Introduction: 60 Year Old Digital Camera??
I'll be the first to admit that this project solves no critical problem and serves no practical purpose other than to have a bit of fun with other people.
My goal was to install a modern digital camera inside the housing of an old, obsolete camera. I thought it might be fun to pull this camera out in a crowd of people and make them wonder why in the world an old man would continue to use a camera that was obviously as old as he was, as opposed to something more modern.
I initially thought about finding an old huge Polaroid instant camera (you know, the giant ones in molded plastic cases), but decided I didn't want to lug one of those around. I also considered using an old bellows camera, but was afraid I would run into focal length problems.
I settled on an Augus C3 camera, since there are a lot of these available at cheap prices, and they really look old! Plus, the C3 was built with the lens off-centered on the front of the camera, just like most modern digital cameras are made. That would make it easier to line up the digital camera with the lens opening on the old camera.
Step 1: Materials and Tools Used
The materials used were:
- a Pentax digital camera ($15 at a garage sale)
- an Argus C3 camera (in non-working condition) ($9)
- a piece of scrap 1/8th inch black micarta
- small scrap of wood for shim
- small piece of closed cell foam
- miscellaneous fasteners
Tools used were:
- rotary tool with a cut-off wheel and grinding stone
- drill & bits
- bandsaw (jig saw would work as well)
- sense of humor!
Step 2: Building a New Camera Body
The first thing I did was remove the front and back from the C3. My plan was to make a new housing to hide the digital camera, and cover it with the front and back of the C3. I briefly thought about sawing out the center of the molded camera body, but these things are made of some pretty tough stuff. So, I decided to make a housing that I could use the original camera's front and back.
I made the housing out of some scraps of black micarta I had laying around. Basically I built a box with no front or back. I drilled and tapped holes on the side so I could use the original C3 hinge and catch to attach the back.
Before mounting the C3's front, I first enlarged the hole where the lens was (after removing the lens assembly), and kept enlarging and test fitting until the digital camera's lens would fit with a reasonable amount of extra clearance.
From the body of the old C3 I removed the various knobs and mounted them on the new housing (just for looks)
I also cut a part of the top away from the new housing to allow for easy access to the digital camera's power switch and snapshot button.
During this process I continually test fitted the digital camera inside the new body to make sure everything would fit. Once I figured exactly where I wanted the camera to be attached, I built wood shims inside the new housing to ensure the camera would not accidentally shift its position once it was inserted. I didn't want to glue the camera in place, because it would need to be removable for access to the battery and the memory card.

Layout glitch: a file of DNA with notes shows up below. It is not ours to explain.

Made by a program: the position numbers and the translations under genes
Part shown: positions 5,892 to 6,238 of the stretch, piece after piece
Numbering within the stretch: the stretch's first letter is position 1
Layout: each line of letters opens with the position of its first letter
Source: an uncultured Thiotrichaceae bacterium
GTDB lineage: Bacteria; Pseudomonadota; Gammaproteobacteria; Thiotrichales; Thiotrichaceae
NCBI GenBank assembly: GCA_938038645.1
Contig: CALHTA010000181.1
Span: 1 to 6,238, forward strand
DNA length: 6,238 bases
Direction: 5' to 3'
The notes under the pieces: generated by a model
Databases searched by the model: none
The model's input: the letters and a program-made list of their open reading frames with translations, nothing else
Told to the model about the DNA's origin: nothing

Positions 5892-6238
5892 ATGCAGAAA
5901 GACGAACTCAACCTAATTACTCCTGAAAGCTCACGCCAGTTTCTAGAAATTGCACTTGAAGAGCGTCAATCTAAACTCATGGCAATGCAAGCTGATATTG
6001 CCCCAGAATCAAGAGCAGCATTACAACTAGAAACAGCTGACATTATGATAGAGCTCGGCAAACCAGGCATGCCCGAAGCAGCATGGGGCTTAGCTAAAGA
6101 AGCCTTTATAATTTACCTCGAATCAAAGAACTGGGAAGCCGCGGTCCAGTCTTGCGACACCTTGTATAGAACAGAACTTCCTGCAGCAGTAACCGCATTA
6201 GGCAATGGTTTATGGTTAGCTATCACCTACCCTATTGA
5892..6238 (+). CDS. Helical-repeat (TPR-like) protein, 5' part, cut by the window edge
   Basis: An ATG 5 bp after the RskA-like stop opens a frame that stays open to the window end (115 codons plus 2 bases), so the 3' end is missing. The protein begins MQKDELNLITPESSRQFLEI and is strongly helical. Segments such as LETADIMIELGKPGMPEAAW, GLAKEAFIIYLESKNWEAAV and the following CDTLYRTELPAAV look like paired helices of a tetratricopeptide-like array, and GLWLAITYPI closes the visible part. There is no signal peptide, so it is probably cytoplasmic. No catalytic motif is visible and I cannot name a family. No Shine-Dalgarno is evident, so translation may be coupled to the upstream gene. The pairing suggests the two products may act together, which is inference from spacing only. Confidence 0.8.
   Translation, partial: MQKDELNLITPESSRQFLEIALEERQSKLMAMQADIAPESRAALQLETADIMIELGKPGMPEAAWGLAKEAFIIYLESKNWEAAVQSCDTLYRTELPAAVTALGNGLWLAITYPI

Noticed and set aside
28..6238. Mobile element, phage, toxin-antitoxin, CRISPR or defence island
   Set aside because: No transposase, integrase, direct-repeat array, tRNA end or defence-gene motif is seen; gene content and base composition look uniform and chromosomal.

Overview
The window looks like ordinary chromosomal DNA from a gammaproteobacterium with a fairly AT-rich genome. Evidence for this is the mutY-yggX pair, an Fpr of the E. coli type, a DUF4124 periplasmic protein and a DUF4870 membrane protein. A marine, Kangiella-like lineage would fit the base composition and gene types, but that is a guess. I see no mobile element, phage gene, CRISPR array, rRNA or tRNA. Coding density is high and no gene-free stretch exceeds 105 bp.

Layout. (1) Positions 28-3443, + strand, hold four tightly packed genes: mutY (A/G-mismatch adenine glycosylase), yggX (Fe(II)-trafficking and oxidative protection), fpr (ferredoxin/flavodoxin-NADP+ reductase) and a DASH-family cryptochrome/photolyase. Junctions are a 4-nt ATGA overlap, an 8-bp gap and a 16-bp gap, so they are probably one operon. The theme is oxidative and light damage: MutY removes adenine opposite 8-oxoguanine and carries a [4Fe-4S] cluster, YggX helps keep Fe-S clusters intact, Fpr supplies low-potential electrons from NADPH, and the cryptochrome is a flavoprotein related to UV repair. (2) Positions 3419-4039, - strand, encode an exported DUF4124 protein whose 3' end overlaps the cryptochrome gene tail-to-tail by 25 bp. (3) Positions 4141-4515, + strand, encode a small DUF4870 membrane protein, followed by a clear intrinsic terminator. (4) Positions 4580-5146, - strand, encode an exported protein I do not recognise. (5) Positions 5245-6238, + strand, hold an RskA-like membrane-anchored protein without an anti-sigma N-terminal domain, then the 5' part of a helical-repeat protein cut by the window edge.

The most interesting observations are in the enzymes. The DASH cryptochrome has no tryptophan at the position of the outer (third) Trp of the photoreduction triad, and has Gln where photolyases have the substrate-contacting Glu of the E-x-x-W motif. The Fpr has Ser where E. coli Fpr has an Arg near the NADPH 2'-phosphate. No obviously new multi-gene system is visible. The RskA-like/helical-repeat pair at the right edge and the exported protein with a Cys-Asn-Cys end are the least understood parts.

Once the digital camera was accurately positioned, I carefully measured where a cut-out needed to be on the back of the camera so I could see the digital camera's screen.. I cut out this window using a rotary tool with a cut-off wheel.
Step 3: Refining the Inside of the New Body
In order to make the camera easily removable, I decided to use a hard stop and the top, bottom, and left side, and a foam wedge on the right. To remove the camera (to access the memory card or battery), I simply remove the foam wedge and slide the camera backward and slightly to the right.
To keep the camera from moving in and out I glued pieces of foam around the window I had made in the rear door. When the door is shut, the foam compresses against the camera preventing any in/out movement.
Step 4: How the Camera Works
The on/off control, the indicator lamp, and the shutter button are all accessible via the cut-out on the top of the camera (photo 1). The other controls on the top are just for looks.
In photo 2 you may also notice that I enlarged the former viewfinder windows to allow the digital flash to be used.
In photo 3 the camera has been turned on, and the lens has extended.
The only downside I've run across in my design is that I currently have to open the camera's back to access the zoom function (photo 4), but I may eventually fix that by cutting another window in the back if it becomes an issue. When I need to zoom, I simply flip the back open. So far, it has not been a problem.
Step 5: Why Bother?
I've had a lot of fun with this camera, taking it places and watching people's puzzled looks as I appear to be using an old beat-up camera that was made about the time I was born! I have even had people approach me and ask if I can still get film developed -- with no idea that the heart of my camera is actually digital! I have also had people ask me how many pictures I can take with the camera, and they always look puzzled when I tell them, "Oh, around 4,000 or so."
If you want to have a bit of fun with strangers, build one of these, take it with you on vacation and watch people's reactions. You wouldn't get a stranger reaction if you strapped a pay phone to your back and went down to the beach!
Life would be very dull if we didn't have a bit of fun every now and then.